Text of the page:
The reason that I am having a full post in this series about having a plan and dealing with the unexpected is because it is seriously important. Now, in my experience with working with conventions in both hotels and convention center venues, there will always be resources available. Security teams from the event and the venue, as well as local police, and medical personnel is required by many (not all) venues during large events (like the popular dances at conventions). They are there to help you if you see something (like possible shoplifting or harassment), need something (like you locked your keys in your car or lost something), or in case of an emergency. These resources vary by event and by venue, so if you have any concerns, feel free to email the event staff in advance, and they can tell you which will be at their event.

Now, I cannot stress enough that while they are there to help you and keep everyone at the event safe, they have to keep everyone at the event safe. This could be thousands of people. They are not there to focus on any one individual. That could prove unsafe for the other patrons present. Now, don’t get me wrong, if there is an emergency, that emergent case is paramount and will be the main focus. However, if I have a migraine, I don’t expect them to bend over backwards and allow me to camp out wherever I please until I recover.

That is my responsibility.

This, of course, does not apply to anything that falls under the Americans with Disabilities Act (ADA). If you have any concerns about service animals, wheelchair accessible areas, etc, feel free to contact the event staff! They will be more than happy to comply! With this in mind, if you have some sort of necessary accommodations that fall under ADA guidelines, contact the event staff and ask about such specific accommodations in detail. The people who run conventions and other such events are not psychic and cannot predict every individual need for every possible disability that may or may not be present at their event. For example, if you suffer from Epilepsy or seizure disorders, you may want to ask about what lighting is used in the dances, and if they have a policy about strobes. As someone with Chronic Migraine, I struggle with strobe lights, but when I am managing the Main Events room at Omni, part of the schedule includes a rave-style dance. Typically, strobes are a staple. Since this is usually the last event of the night, I can get away with slipping away not long after it starts (a perk of having one of the co-owners of Omni be the DJ and Tech Chief!). I don’t expect him to not use strobes in my presence, or to make the music softer while I am there. I make myself scarce and go to bed.

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Friends dance together during a rave at Omni [Fandom] Expo in 2015. I have seen several occurrences over the years of friends looking out for each other over the course of a con weekend.


โ„๏ธNote: Omni is a unique event. DJ Shadowfax hosts a signature event called The Blackout Rave where strobes are a common accent. Since he has many friends who have seizure disorders and since I have Chronic Migraine and photophobia, he starts the event with a “strobe-free” period. This is a special case, and should not be expected at every event! This is his choice!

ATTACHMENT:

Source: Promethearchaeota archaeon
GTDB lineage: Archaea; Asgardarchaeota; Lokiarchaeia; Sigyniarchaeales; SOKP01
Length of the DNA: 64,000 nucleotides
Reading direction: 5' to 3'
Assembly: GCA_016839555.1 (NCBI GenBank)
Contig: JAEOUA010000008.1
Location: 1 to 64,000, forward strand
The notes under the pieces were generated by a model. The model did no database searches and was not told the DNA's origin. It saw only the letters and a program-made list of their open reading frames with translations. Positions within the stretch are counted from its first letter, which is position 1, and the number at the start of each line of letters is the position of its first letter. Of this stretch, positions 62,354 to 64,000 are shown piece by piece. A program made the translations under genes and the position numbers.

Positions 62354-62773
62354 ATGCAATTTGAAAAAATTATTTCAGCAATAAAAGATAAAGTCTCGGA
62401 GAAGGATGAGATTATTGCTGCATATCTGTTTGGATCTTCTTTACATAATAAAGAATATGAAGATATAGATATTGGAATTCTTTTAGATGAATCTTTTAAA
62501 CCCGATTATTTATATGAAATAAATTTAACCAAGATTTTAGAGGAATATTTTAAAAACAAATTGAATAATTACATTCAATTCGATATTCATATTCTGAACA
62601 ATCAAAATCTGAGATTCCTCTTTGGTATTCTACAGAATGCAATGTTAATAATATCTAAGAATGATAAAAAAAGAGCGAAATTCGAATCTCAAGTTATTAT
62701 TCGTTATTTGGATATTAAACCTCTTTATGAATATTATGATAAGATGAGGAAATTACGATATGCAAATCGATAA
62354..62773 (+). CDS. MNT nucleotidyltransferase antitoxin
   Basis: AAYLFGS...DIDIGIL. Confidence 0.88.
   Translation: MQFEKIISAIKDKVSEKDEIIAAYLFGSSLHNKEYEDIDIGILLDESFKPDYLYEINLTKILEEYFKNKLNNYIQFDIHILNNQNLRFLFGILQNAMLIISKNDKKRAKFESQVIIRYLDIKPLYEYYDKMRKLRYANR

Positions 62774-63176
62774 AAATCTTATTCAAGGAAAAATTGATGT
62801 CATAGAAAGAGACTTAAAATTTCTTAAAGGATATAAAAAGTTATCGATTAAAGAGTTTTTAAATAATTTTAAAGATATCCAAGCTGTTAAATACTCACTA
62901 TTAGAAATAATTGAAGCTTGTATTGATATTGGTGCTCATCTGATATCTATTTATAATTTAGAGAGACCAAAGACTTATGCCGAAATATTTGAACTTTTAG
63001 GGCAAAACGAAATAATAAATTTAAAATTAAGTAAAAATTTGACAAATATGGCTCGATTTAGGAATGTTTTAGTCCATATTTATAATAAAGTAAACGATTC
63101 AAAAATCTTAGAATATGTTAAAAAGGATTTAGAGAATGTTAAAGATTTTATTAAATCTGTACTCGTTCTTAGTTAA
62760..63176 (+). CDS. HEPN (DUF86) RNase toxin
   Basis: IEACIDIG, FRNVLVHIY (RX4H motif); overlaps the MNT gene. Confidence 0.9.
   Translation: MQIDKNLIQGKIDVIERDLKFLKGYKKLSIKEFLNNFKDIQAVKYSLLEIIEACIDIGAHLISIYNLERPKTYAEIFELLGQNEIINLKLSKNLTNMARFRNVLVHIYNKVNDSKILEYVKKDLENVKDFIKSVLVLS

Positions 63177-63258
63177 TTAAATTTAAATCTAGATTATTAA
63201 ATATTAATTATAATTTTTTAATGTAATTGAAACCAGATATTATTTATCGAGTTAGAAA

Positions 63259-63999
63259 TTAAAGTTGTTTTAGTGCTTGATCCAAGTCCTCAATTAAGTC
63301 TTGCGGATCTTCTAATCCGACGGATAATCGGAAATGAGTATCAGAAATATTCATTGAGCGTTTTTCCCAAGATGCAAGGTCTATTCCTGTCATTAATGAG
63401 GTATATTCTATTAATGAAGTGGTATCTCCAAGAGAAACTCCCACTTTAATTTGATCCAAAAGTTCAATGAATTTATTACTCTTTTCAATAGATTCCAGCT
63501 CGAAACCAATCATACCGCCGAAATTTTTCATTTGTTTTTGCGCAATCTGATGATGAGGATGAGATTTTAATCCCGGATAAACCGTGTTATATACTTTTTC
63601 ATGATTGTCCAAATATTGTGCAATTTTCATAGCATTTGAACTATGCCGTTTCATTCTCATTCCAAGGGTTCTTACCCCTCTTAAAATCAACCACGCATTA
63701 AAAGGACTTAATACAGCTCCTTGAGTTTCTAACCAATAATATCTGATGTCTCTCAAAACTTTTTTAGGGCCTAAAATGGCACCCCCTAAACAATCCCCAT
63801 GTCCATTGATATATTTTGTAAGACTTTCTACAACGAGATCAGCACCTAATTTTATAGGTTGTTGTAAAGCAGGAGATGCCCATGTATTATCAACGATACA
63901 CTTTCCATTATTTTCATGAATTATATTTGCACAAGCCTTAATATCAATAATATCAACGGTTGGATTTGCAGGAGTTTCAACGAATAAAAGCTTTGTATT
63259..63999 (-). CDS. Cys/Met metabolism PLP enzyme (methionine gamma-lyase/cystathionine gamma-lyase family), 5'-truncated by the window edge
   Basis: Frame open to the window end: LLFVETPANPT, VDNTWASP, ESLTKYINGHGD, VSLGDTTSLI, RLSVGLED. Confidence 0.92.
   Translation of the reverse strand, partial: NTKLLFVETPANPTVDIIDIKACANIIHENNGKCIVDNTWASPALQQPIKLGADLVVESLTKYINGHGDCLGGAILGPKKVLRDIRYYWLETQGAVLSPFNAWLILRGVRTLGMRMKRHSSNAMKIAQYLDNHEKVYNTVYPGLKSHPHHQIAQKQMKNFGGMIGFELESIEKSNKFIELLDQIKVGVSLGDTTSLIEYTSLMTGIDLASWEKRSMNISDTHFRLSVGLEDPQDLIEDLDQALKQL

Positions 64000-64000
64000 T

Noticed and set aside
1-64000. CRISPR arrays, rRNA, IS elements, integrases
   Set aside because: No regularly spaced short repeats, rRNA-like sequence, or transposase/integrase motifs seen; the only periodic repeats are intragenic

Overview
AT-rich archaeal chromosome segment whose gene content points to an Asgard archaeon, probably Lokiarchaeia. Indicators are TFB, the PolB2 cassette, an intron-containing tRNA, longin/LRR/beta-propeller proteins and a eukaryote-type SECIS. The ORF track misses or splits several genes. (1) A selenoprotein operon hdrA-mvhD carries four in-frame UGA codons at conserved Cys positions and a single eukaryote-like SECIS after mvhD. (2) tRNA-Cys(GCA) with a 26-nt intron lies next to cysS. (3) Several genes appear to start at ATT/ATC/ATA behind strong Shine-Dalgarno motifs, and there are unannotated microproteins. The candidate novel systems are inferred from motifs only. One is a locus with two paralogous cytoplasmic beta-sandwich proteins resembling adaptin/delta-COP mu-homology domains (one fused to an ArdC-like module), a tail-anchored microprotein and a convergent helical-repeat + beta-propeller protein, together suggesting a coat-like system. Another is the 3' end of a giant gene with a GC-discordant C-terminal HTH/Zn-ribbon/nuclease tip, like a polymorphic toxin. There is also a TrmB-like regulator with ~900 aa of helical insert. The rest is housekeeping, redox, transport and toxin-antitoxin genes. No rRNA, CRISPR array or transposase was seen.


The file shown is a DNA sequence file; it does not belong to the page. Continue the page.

Just remember that it is your responsibility to know what is in store at an event!

Now, back to the planning! You should be prepared in case of practically any circumstance.

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Chronic Illness and Conventions, Part One: Understanding Your Illness

In my “About Me” post, I briefly mention that I am a cosplayer. I also work at one of my local conventions, Omni Fandom Expo, as their Main Events (or Ballroom) Manager. Basically, I have the job of making sure that anything that happens in Main Events happens when it is supposed to happen as smoothly as possible. I have to think on my feet, and make sure that if it looks like something is going to run late, how can I stop it from starting a chain reaction and delaying the rest of the convention.

It’s a ruddy pain in the fluffy bunny tail, but I love it.

One of the associates at Omni told me that I should write a series of posts directed to people who go to conventions, or want to go to conventions, who struggle with a chronic illness. (โ„๏ธSide note: If you are not a convention fan, but you frequent places like Theme Parks, you can definitely apply these posts to that!โ„๏ธ) So, here is part one!

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Building a Migraine Kit

I’ve seen many Pinterestย pins about building a travel migraine kit. (See examples here and here) These are really great examples, and I wanted to share my version that I recently put together, since I am expecting an Amazon order to arrive at some point tomorrow with more gadgets and gizmos to add to it! I have no intention of keeping one in my car, since I live in Florida and the interior temperatures can quickly exceed max temperatures for most medications and such. However, my box is small (about 12x8x2″ or so), so it will travel well!

Here is what I’ve got so far:

I didn’t include a bottled water because the box is too small and I always have a thermos of water at hand. I carry simpler pain medications in my ever-present purse, as well as my sunglasses and migraine glasses, so I have no need to keep them in this kit (Update: I purchased a small pill box and keep ibuprofen, naproxen, and aspirin in my kit, now. My Psi Bands, Aculief, and MigraineX earplugs are in there, too. I also had to get a larger bin as a result, but it is still short and easy to store.). Eventually, I will restock my supply of Be Koool patches, and they will live here, too.

Do any of you have a migraine tool kit? What do you like to keep in it?

๐Ÿ’–Hearts and Sparkles!๐Ÿ’–
~Bunny~